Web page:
Simple projectors with LCD technology possess only one-colour display, which is transilluminated by the projection lamp. Because the display absorbs up to 80% of the irradiated light, the brightness of these projectors is rather poor, but they are quite cheap and are fairly light in weight. They are ideally suited for making presentations away from the office. However, if the projection takes place on a larger screen, the appropriate presentation area must be darkened.
The projection lamp is probably the most important component of the beamer. This provides the brightness, which is necessary in order to project the desired image onto the silver screen. Apart from the appropriate brightness, at the same time, the lamp must offer a pure chromatic spectrum so that the colours of the projection do not get falsified. This cannot be realised with a normal electric or halogen bulb. The lamp is a real high-tech product with the appropriate price. Most projectors contain high-pressure, gas-discharge lamps, which generate their light from a discharge arc. These are not directly attached to the current supply but get the energy from a high – frequency generator. These high-tech lights have only a very limited life span.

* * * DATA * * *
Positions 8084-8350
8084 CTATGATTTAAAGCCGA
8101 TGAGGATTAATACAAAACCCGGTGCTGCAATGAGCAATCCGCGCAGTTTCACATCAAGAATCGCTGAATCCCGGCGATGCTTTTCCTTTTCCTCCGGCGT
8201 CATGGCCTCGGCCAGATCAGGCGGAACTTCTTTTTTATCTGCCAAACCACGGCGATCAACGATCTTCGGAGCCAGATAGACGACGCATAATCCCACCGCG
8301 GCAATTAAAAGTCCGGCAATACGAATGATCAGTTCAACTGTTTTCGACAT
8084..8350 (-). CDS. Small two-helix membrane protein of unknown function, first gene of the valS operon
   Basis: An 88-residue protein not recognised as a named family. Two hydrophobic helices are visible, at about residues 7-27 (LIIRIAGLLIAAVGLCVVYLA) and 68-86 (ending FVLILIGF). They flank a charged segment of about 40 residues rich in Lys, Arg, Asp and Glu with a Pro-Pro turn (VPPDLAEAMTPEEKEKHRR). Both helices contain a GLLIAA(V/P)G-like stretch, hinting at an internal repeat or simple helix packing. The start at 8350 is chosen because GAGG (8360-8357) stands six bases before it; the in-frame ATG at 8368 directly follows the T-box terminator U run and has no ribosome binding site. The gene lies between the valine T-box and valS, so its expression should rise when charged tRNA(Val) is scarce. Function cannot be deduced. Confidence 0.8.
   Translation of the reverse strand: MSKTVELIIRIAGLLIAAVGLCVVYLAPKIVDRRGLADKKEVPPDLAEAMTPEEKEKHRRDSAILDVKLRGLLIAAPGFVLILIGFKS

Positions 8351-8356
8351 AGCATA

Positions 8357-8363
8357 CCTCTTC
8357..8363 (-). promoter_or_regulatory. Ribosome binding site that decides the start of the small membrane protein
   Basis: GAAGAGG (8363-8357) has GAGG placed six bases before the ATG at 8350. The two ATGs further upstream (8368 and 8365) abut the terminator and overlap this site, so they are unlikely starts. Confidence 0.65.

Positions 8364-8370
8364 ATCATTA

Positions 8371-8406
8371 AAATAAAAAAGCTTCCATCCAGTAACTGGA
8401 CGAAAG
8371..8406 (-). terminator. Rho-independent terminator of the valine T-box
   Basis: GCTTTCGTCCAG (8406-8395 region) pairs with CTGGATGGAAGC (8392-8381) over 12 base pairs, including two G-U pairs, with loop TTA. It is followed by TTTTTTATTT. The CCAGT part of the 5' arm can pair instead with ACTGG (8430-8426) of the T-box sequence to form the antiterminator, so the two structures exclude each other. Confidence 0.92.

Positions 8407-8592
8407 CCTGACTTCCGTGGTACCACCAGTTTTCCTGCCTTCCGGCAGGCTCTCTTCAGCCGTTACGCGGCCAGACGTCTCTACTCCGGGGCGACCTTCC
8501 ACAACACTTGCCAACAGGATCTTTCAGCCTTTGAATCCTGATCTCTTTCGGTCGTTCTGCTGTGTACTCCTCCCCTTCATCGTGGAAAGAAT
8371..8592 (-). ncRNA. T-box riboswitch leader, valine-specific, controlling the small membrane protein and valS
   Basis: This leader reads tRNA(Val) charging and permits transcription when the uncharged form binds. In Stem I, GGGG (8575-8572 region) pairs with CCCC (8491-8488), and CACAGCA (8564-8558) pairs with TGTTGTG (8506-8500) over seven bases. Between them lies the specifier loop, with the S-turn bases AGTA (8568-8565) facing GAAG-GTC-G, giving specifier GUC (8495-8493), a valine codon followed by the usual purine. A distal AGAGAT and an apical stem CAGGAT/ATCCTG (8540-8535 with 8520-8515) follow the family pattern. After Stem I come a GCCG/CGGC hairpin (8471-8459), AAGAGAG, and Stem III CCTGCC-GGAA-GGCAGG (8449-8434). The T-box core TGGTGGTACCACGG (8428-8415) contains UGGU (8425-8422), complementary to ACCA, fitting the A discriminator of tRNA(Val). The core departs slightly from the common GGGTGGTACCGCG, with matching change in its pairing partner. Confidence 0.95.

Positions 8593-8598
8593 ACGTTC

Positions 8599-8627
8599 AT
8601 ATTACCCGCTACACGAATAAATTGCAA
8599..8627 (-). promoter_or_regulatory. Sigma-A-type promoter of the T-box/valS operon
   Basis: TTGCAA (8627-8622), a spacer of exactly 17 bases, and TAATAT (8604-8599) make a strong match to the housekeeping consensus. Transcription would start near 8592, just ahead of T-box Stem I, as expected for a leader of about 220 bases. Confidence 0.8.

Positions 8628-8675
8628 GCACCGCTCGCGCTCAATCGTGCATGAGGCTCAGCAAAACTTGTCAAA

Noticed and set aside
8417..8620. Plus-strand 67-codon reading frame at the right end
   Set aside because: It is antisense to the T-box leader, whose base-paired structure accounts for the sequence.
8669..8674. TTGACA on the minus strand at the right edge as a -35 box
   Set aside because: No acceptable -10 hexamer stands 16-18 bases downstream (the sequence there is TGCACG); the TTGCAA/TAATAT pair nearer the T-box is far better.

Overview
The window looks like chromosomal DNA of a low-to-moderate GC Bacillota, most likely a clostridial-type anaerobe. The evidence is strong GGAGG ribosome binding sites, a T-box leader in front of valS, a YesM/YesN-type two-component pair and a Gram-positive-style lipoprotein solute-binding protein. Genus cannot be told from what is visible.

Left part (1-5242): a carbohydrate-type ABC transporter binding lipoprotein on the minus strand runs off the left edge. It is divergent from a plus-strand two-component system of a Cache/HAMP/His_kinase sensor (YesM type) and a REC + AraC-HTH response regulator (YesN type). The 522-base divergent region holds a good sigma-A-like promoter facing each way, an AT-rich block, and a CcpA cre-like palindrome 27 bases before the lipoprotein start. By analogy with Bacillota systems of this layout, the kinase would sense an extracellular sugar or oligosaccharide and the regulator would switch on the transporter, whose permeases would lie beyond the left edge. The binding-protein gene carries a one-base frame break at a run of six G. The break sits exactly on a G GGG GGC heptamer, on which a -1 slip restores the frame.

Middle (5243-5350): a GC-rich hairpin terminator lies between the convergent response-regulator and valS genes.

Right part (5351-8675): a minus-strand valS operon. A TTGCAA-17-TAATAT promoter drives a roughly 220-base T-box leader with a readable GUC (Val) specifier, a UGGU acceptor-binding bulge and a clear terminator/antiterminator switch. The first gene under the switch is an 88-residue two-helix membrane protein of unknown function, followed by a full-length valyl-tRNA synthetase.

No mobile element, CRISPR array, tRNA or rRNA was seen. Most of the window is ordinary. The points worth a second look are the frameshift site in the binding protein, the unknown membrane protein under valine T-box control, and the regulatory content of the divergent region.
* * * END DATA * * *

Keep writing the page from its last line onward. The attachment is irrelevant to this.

These projectors have applications in a number of business sectors, including entertainment, shopping malls, trade shows, and clubs. The technology has a number of disadvantages. These include: a short life span of the LCD panels, higher maintenance costs, readjustment is necessary (on a continuous basis), and the different modules lack a homogeneous image (thus giving a chessboard effect). There are also colour and brightness discrepancies within the single-projection modules. Finally, the technology gives bad colour rendering.